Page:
|All About Michael Schiavo.
||[Jun. 21st, 2005|06:15 pm]
I, for one, could care less about this story, but something printed today inspired a response.
Schiavo's grave marker inscription angers parents
BY MITCH STACY
June 21, 2005
TAMPA -- Terri Schiavo's husband buried her cremated remains in Clearwater on Monday, inscribing on her bronze grave marker: "I kept my promise."
The inscription inflamed Schiavo's parents, Bob and Mary Schindler, who had waged a long legal battle to keep their severely brain-damaged daughter alive. They also complained they had not been told about the service beforehand.
Michael Schiavo -- who said he promised his wife he would not keep her alive artificially -- also listed on the grave marker Feb. 25, 1990, as the date his wife "Departed this Earth." On that date, Schiavo collapsed and fell into what most doctors said was an irreversible vegetative state.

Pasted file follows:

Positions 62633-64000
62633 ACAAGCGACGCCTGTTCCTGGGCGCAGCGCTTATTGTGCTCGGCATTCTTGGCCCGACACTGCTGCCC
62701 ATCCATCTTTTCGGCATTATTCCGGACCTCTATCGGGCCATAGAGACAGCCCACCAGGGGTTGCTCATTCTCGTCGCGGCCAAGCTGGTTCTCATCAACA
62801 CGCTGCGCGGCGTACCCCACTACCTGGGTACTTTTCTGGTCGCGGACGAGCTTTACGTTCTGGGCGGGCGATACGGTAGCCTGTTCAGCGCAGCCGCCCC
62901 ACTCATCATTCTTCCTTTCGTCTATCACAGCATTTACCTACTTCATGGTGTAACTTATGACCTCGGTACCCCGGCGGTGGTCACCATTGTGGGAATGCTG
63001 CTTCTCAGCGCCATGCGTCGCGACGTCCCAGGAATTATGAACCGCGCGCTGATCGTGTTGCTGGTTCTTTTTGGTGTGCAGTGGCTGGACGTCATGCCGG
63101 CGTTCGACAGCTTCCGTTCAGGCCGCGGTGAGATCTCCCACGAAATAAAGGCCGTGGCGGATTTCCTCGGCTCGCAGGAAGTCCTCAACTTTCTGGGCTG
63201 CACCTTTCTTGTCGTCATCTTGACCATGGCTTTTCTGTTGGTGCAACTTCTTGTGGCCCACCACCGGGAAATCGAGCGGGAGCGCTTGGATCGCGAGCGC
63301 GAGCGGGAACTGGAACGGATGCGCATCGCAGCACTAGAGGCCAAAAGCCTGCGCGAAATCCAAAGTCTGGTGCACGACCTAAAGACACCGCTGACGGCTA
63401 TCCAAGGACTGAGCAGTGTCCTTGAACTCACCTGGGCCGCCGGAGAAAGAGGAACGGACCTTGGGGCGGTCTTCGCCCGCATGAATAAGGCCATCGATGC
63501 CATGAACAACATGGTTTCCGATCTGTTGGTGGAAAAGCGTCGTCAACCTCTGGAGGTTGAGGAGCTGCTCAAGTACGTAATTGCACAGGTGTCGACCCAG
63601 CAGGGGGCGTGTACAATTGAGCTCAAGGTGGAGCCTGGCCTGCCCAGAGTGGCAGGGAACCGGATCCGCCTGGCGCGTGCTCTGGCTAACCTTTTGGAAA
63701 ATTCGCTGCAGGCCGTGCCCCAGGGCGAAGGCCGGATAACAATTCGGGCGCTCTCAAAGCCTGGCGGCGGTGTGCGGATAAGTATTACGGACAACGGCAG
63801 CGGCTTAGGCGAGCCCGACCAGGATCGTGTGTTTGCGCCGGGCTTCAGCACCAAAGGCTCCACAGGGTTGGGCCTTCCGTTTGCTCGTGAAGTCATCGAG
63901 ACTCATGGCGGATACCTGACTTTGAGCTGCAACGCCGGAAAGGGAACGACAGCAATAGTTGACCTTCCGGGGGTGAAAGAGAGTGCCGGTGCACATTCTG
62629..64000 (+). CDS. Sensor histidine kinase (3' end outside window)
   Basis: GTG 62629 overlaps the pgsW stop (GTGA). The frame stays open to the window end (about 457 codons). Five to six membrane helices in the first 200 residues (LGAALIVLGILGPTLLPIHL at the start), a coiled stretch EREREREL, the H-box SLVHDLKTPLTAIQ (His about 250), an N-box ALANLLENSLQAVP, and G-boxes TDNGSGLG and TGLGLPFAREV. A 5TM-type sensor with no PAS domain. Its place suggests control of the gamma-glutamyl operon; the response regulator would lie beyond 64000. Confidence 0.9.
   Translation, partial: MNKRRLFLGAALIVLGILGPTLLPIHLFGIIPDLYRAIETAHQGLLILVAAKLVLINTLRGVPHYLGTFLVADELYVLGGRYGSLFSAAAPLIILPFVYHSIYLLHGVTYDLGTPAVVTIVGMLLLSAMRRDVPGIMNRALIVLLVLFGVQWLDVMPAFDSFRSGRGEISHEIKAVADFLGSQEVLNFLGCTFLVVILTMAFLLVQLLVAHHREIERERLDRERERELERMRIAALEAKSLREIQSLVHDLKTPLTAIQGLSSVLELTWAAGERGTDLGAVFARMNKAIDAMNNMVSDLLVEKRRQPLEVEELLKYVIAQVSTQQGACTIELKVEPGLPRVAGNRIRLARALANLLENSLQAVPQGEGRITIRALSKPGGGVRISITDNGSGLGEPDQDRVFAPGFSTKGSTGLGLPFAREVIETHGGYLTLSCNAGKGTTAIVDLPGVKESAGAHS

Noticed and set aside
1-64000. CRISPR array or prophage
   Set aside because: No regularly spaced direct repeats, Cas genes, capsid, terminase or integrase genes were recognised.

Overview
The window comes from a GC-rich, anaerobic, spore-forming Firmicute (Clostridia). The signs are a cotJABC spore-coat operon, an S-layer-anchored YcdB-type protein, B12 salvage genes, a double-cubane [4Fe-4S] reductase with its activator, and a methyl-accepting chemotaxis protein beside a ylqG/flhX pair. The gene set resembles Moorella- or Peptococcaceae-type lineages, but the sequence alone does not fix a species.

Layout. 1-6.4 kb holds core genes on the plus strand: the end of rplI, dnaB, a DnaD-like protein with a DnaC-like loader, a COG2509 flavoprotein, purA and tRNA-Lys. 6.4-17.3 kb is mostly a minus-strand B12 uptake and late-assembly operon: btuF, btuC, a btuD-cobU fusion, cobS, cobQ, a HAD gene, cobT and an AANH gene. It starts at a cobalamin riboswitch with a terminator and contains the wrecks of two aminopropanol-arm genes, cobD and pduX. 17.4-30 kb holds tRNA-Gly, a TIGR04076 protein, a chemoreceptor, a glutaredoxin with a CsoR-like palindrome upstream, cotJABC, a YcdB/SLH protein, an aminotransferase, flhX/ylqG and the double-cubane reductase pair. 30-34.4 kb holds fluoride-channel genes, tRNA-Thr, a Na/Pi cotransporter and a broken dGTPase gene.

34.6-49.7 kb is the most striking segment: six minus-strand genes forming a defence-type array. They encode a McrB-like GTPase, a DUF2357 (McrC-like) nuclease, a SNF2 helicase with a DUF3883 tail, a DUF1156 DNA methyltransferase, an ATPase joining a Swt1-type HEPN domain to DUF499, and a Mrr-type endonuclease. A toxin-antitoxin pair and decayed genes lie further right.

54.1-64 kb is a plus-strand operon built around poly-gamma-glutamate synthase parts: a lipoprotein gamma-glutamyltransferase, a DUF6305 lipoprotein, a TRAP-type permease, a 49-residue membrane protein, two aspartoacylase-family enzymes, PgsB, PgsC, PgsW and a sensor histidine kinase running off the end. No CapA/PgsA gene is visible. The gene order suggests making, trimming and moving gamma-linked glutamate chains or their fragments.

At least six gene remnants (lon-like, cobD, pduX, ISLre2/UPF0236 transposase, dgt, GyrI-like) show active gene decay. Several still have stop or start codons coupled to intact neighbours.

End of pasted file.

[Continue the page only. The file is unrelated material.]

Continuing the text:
The marker lists March 31, the date Schiavo actually died, as when she was "at peace."
David Gibbs, an attorney for the Schindlers, called the inscriptions "another unkind act toward a grieving mom and dad."
Michael Schiavo had said his wife's ashes would be buried at a family plot in Pennsylvania. But his attorney, George Felos, said in a statement Monday that the interment had taken place at Sylvan Abbey Memorial Park in Clearwater. The statement did not explain why Michael Schiavo, who lives near Clearwater, decided to keep his wife's remains in Florida, but it did say the Schindlers were notified about the service and interment beforehand.
Copyright © 2005 Detroit Free Press Inc.
Terri Schiavo's husband buried her cremated remains in Clearwater on Monday, inscribing on her bronze grave marker: "I kept my promise."
It's always been my understanding that when the word "I" appears on a grave in a sentence, then that word refers to the voice and point of view of the deceased.
I would like to send Michael Schiavo and Terry's parents a large bill for all tax dollars spent in the judiciary and legislative branches of the United States institutions. Clearly, this was never about rights. This was all about an age-old story of Husband vs. The In-Laws.